This worldwide trend has found its way into the work of Israel’s young artists, who keep abreast of what is happening in art centers and are more involved in the international scene than ever before. They take part in international exhibitions, and many of them pursue further studies abroad, exhibit in major cities around the world, and are represented by galleries in these cities. Newly established Israeli galleries are well aware of the latest developments and have adopted new methods, maintaining direct links with art centers abroad and promoting the work of the artists they represent at international exhibitions and fairs, while the older, established galleries have followed suit.7
The renewed preoccupation with producing a powerful visual experience has had an effect on the attitudes of many Israeli artists towards aesthetic qualities in works of art and the visual impression they make.8 The “Want of Matter” trend that was so strongly felt in Israel in the 1970s and 1980s, when artworks in crude materials were created with deliberate negligence, became less dominant beginning in the early 1990s. In the work of Nir Hod, Hila Lulu Lin, Gil Shachar, and others, “want of matter” was replaced by a high level of meticulous finish in photography, painting, sculpture, and video art.9 Young artists who became active in the mid-1990s have continued these trends, and have moved on to works on a large scale that create an overpowering experience.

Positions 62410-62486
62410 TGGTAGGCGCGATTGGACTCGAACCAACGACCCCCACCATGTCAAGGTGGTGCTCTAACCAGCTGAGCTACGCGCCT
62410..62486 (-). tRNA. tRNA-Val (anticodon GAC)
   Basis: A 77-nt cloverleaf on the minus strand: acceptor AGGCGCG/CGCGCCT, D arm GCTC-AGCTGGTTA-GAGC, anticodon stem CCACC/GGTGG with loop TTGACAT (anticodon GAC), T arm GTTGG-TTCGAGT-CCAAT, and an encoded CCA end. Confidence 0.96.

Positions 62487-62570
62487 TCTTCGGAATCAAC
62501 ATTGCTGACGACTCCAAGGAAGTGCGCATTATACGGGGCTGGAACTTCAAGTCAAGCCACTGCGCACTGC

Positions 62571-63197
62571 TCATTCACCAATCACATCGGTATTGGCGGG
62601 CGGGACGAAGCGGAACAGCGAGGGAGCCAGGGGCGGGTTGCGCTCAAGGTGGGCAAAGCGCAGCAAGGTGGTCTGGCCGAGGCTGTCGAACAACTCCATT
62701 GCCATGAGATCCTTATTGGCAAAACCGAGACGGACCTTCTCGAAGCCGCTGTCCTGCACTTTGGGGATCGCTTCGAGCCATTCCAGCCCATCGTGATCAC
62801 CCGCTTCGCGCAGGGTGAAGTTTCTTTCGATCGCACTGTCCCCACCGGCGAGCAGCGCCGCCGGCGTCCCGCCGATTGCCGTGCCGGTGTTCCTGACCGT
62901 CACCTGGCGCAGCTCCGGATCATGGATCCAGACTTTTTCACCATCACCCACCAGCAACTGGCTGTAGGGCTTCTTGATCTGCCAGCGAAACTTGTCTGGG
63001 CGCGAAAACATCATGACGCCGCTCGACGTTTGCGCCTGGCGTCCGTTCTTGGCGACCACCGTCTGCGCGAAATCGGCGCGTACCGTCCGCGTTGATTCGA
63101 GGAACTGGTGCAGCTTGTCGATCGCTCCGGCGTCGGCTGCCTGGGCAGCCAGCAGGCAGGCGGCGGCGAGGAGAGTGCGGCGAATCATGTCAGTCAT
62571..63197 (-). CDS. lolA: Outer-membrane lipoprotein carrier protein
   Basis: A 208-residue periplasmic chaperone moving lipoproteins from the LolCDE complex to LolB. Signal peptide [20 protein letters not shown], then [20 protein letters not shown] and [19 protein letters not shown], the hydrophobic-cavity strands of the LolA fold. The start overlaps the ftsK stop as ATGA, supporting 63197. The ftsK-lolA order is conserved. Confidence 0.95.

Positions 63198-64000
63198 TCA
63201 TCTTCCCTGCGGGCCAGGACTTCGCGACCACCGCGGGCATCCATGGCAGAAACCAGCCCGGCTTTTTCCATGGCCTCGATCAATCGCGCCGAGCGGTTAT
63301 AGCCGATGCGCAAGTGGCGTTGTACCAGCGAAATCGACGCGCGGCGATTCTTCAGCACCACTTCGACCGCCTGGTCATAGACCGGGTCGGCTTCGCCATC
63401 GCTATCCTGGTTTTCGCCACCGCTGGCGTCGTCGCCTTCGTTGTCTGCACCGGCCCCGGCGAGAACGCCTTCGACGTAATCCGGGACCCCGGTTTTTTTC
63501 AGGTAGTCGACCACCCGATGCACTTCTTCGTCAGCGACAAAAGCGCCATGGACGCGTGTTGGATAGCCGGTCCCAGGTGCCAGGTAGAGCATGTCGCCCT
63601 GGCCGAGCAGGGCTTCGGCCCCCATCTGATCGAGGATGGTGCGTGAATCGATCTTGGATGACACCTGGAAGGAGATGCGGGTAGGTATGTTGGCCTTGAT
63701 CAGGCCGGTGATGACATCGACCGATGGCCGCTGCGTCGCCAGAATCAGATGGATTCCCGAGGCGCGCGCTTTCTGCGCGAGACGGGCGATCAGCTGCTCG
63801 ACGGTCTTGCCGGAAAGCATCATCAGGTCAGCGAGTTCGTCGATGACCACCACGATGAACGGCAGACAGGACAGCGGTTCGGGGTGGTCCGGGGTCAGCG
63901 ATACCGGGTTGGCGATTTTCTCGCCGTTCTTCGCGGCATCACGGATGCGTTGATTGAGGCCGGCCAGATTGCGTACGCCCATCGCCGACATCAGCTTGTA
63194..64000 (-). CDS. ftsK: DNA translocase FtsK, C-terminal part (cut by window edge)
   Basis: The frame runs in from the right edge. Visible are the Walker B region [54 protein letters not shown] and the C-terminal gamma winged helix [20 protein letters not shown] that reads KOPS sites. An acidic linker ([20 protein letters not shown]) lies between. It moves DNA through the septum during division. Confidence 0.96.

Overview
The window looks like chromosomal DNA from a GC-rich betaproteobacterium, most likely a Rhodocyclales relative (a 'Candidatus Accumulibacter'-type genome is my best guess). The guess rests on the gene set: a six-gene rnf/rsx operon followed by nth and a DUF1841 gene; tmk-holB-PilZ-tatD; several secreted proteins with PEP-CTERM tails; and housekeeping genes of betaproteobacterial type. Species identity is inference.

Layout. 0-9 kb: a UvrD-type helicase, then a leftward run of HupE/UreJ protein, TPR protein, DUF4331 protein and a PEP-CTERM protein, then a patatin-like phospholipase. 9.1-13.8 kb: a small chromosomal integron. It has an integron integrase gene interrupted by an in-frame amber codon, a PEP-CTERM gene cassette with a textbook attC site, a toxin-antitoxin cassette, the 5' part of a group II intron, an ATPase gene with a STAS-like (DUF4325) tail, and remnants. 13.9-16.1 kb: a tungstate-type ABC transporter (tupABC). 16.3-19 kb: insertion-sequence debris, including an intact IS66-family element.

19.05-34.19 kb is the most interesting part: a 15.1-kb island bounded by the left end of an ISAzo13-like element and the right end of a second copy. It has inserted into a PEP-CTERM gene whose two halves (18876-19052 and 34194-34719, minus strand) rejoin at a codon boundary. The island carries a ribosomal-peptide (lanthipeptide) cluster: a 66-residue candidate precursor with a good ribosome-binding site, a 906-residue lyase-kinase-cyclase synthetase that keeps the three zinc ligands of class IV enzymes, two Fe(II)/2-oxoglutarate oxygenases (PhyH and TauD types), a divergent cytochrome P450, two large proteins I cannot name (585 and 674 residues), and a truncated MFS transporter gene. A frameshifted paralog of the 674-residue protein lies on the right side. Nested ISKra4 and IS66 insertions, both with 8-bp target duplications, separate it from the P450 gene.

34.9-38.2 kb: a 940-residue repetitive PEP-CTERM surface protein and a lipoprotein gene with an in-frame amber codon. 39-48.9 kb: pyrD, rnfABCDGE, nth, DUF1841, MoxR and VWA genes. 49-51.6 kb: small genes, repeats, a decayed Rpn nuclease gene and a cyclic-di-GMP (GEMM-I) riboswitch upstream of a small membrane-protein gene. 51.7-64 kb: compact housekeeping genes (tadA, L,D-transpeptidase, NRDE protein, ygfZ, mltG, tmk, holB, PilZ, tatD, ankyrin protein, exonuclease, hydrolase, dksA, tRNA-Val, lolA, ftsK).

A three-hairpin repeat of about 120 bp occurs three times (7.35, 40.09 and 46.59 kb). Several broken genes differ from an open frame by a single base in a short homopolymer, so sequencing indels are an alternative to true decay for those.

A Beautiful Catastrophe
The beginning of the third millennium was preceded by hope, and by fear. The late 1990s saw Christian fundamentalist expectations of the Second Coming and the Judgment Day, as well as panic about an anticipated technological apocalypse: the millennium, or Y2K, bug. Worldwide processes of environmental change, political strife, and the spread of diseases such as AIDS heightened the sense of dread. Most dramatic and memorable of all, and most symbolic of the threat to the West’s inviolability, was the moment that can be regarded as the true dawning of the third millennium: the attacks on the World Trade Center and the Pentagon on September 11, 2001. These cataclysmic processes and events did not fail to leave their mark on art worldwide, Israeli art included.
In September 2000, the exhibition Apocalypse, Beauty and Horror in Contemporary Art opened at the Royal Academy in London, focusing the spotlight on the anxiety and sense of impending doom that characterized the end of the twentieth century.10 Among the participating artists were Mariko Mori, Maurizio Cattelan, Mike Kelly, and Jake and Dinos Chapman. All shared a preoccupation with turn-of-the-millennium disaster and fear, but this was not the only thing they had in common. Many of them proposed flamboyant, theatrical portrayals or highly polished works of seductive beauty. Dramatic visual qualities, albeit tempered with irony and amusement, characterized Maurizio Cattelan’s notorious sculpture The Ninth Hour (1999), which shows Pope John Paul II being flattened by a meteor. The works by Mariko Mori offered sensual beauty and a futuristic, enchanted dream world. This combination of doom-laden anxiety, escapism, aesthetic awareness, and visual power was characteristic of other works in the exhibition.